Friday, May 04, 2012

Old Punggol Satay

Pictures with celebrities hanging below their signboard

Chicken satay is one of my all-time favourite foods, something that I could eat once a week every week and never get sick of it. Who does not like BBQ'd meat on a stick? The problem was that besides Indonesian restaurants like Tambuah Mas, I did not know where to find good cheap satay. Most hawker centres near my home did not sell satay. East Coast Lagoon Food Village and Chomp Chomp were too far. Newton Food Centre was the nearest, but that place is a rip-off.

So when my family and I discovered Alexandra Village Food Centre, especially Old Punggol Satay, I was ecstatic at the possibility of good satay nearby at a reasonable price.

Old Punggol Satay's stall at Alexandra Village Food Centre looks like it is run by the lady on the right. There is usually a young man taking and serving orders, and one or two more young men within the stall BBQing the satay. Everytime I go to their stall to order, there is a long queue with some people ordering 20+ sticks.

Although the young man handling the orders is brisk, I was grateful to him one day for noticing the order of the queue and for being fair. What happened was that when I reached first place in the queue and was waiting for him to take my order, a middle aged woman stepped in from the side and simply spoke out her order to the young man without bothering to check with me whether I was in the queue. The young man looked up, glanced at me, and told the woman curtly that I had come first. He then ignored her until he had taken orders from me and the other people in the queue. Kudos.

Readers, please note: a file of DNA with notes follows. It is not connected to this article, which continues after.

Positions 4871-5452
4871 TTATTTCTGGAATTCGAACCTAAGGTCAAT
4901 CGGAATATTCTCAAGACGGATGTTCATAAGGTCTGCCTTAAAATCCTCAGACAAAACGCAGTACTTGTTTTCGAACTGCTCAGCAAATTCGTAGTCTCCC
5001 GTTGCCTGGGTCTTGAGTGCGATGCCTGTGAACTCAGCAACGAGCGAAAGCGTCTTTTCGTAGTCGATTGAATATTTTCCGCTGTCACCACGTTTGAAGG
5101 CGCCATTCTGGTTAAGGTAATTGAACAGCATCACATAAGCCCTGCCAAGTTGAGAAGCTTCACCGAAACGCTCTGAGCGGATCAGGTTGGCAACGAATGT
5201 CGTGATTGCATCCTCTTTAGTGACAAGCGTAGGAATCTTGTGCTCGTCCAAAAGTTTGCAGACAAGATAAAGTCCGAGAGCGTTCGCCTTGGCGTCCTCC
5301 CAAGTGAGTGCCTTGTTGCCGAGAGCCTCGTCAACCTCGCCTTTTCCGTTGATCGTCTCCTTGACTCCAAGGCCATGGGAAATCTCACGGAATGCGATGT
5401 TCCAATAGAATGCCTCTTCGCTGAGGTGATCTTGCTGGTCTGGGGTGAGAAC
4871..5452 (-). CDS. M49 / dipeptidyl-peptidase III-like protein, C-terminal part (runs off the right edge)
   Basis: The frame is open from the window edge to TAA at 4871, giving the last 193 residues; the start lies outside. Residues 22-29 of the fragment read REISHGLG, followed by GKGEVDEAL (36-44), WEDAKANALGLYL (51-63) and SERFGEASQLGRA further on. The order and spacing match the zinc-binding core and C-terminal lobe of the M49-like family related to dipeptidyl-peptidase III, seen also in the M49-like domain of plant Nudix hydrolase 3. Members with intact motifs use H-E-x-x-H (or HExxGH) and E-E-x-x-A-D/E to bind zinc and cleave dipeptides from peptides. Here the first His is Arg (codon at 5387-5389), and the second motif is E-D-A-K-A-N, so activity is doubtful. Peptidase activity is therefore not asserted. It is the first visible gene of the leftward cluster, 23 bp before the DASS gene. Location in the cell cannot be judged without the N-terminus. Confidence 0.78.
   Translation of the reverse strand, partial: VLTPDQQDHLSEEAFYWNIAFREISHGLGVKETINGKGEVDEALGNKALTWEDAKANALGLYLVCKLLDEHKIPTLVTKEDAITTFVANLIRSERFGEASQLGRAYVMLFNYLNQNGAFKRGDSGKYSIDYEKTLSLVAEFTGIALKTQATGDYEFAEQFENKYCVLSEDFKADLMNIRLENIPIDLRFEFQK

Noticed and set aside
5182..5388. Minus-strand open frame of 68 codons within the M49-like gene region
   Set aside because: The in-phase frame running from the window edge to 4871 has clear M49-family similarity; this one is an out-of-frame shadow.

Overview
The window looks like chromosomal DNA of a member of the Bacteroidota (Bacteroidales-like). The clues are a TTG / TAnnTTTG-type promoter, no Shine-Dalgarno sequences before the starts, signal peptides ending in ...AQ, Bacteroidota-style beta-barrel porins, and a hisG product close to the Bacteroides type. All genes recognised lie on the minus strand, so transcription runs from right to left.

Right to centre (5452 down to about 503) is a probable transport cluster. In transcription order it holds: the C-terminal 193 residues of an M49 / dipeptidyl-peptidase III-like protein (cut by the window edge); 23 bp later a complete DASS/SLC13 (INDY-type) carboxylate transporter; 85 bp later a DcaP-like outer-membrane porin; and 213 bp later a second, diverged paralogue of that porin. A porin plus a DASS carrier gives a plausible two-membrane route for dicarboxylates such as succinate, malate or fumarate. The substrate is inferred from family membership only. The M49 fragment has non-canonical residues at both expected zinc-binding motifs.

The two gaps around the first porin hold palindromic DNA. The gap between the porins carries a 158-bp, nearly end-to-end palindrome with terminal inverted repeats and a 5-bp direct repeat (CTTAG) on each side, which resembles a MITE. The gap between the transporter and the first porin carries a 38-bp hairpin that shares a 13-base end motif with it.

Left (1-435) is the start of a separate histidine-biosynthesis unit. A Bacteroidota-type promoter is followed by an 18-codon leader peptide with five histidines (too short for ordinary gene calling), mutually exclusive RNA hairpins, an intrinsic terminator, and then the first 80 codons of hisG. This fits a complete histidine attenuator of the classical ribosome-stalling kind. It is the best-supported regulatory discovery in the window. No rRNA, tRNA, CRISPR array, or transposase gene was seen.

Going back to the food, Old Punggol Satay sells chicken, pork and mutton satay. Each stick costs 50 cents. We tried both chicken and pork satay, which came with glorious charred bits that appear so rarely on satays served by other stalls and restaurants. Even though the pork was delicious, reminiscent of bak kwa, the chicken satay remains my favourite - each stick comes with about three chunks of tender, flavour-packed chicken interspersed with chunks of what seems to be pork fat. The pork fat must be the "secret ingredient", as halal satay does not come anywhere close in terms of lip-smacking-ness.

(Update @ 16 July 2012: Do note that sometimes you may be served with just the meat on a stick, with no pork fat in-between. This is an inconsistency I noticed after having ordered more than 5 times from Old Punggol Satay.)

I took this picture of a stick of chicken satay next to an average tablespoon
to show how much meat is served on one stick.

Each ketupat is 50 cents. The cucumber is free.

If you have your satay at the hawker centre, I think the peanut dip comes with pineapple. If you take-away, it does not. With regards to the taste of the peanut dip, I did not find anything magical about it. On the one hand, I was a bit disappointed with the averageness of the peanut dip. But on the other, the BBQ'd chicken satay is so full of flavour that you would absolutely enjoy it on its own without the dip. You would only want the peanut dip for the cucumber and/or the ketupat.

Verdict: Old Punggol Satay has been one of our best finds ever. Ever since discovering it, I have been feasting on satay about once a fortnight, and cannot get enough of their BBQ'd chicken on a stick. Old Punggol Satay currently has three stalls in Singapore, and judging from their popularity I think (and most definitely hope) they will remain for a long time to come. If you go to Alexandra Village Food Centre, you must definitely try their satay.

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